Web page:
In the last week, I have asked for an update on policies referring to Fracking within Glasgow's Planning framework. This follows on from previous correspondence with council officials seeking the inclusion of a policy on fracking. I have been advised as follows:-
"The Executive Committee approved the Proposed City Development Plan (CDP) for Glasgow in April 2014 and it was subject to an 8 week public representation period in May and June. An Examination into objections received to the Proposed CDP is likely to commence around the middle of 2015 and when this is concluded, and the Plan adopted, it will replace City Plan 2.
The Proposed CDP (http://www.glasgow.gov.uk/CHttpHandler.ashx?id=19258&p=0 – policy CDP5: Resource Management) makes specific reference to on-shore oil and gas extraction (which includes hydraulic fracturing or fracking), stating:
“Currently, two very small parts of the City at Milton and Robroyston fall within a Petroleum Exploration and Development Licence (PEDL) area. Given the size of these areas, and their proximity to communities (either existing or proposed), applications for extraction of on-shore oil and gas are unlikely to be acceptable in Glasgow. Should the PEDL licence areas be extended to include more of the City, then the Council will:
- require to be satisfied, on grounds of safety (given the extensive undermining affecting many parts of the City), that a proposal would be acceptable;
- require to be satisfied that the risks of adverse environmental and other impacts (such as those specified in the SPP and on Climate Change Act targets) have been fully addressed; and
- bring forward Supplementary Guidance which provides more detail on how points 1 and 2 will be assessed and planning applications determined.”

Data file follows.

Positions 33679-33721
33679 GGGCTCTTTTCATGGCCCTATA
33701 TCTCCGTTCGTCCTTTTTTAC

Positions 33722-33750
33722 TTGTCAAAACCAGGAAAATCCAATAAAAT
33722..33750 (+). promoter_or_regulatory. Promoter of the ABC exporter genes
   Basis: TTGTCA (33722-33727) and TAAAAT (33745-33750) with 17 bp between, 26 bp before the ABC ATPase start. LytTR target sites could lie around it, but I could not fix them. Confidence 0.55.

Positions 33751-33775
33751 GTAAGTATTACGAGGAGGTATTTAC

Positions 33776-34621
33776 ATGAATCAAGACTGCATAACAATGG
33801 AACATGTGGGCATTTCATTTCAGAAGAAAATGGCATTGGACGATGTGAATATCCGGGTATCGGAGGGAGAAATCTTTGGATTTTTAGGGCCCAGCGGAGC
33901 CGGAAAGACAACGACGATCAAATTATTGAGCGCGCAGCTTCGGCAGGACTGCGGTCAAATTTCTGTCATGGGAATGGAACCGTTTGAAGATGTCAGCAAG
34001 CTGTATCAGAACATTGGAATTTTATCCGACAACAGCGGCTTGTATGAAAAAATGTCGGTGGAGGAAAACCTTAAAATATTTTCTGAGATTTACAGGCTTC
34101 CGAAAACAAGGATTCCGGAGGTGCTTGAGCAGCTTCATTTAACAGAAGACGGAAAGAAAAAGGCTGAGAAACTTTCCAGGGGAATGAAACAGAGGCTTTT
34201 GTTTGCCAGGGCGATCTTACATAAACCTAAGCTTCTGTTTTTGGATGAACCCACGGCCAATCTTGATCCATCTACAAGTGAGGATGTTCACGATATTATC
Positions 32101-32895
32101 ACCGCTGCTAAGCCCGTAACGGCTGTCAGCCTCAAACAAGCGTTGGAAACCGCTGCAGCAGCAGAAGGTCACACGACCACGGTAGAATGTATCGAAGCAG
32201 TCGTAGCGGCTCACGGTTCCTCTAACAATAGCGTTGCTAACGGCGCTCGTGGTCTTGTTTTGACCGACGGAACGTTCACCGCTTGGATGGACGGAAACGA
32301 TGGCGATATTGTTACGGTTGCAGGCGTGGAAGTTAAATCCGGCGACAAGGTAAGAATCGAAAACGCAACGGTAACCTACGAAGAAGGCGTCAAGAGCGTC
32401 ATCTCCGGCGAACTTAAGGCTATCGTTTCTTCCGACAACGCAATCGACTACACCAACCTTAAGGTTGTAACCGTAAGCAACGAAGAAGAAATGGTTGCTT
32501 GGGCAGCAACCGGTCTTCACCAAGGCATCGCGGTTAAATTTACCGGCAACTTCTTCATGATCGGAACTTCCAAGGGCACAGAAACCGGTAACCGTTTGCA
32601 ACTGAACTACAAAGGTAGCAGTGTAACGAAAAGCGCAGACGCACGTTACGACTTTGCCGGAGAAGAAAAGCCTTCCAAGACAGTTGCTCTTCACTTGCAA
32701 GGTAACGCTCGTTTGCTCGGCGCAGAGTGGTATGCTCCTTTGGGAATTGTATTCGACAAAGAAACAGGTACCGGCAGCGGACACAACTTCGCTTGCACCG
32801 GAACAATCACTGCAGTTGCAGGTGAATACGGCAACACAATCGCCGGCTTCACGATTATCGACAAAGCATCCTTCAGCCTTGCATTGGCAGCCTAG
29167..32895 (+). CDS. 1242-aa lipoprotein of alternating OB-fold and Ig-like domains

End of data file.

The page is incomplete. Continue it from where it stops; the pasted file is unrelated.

An objection to the Proposed Plan’s stance on on-shore oil and gas has been made. It contends that the policy should be reworded to bring it into line with Scottish Planning Policy (see below), and to exclude any suggestion that planning applications for extraction of oil and gas are unlikely to be acceptable within the Glasgow City boundary.
The objections to the Plan, and the proposed responses to them, will be considered by Committee in the Spring of 2015.
Should Committee wish to amend policy CDP5 in accordance with the objection, then it is likely that such an amendment would be deemed significant, with the result that a new version of the Proposed Plan would need to be prepared and a new public representation period undertaken. Should Committee not agree with the objection, then the objection will be considered at the Examination into unresolved objections to the Plan.
On the 28th July 2014, the UK Energy Minister invited applications for PED Licences for large areas of the UK, including all of Central Scotland (and Glasgow) not already subject to one. Applications for Licences were accepted up to 28th October 2014. It has not, yet, been announced whether further licences for exploration are to be granted for additional areas of the City.
Moreover, the Smith Commission has recommended devolving the licensing of fracking to Scotland. Should this happen, then it is not clear whether this would mean the Scottish Government would determine the licenses applied for during the licensing round which closed on 28th October.
Should further licences be granted for Glasgow, then the Council will prepare Supplementary Guidance, to accompany the CDP, which will set out, in detail, how the impact of fracking proposals will be determined in the City, in line with SPP. The content of the Supplementary Guidance would require to be drafted to reflect the position set out in the adopted City Development Plan, including any modifications made as a result of the Examination."
I will keep in contact with constituents concerned about the development of this policy.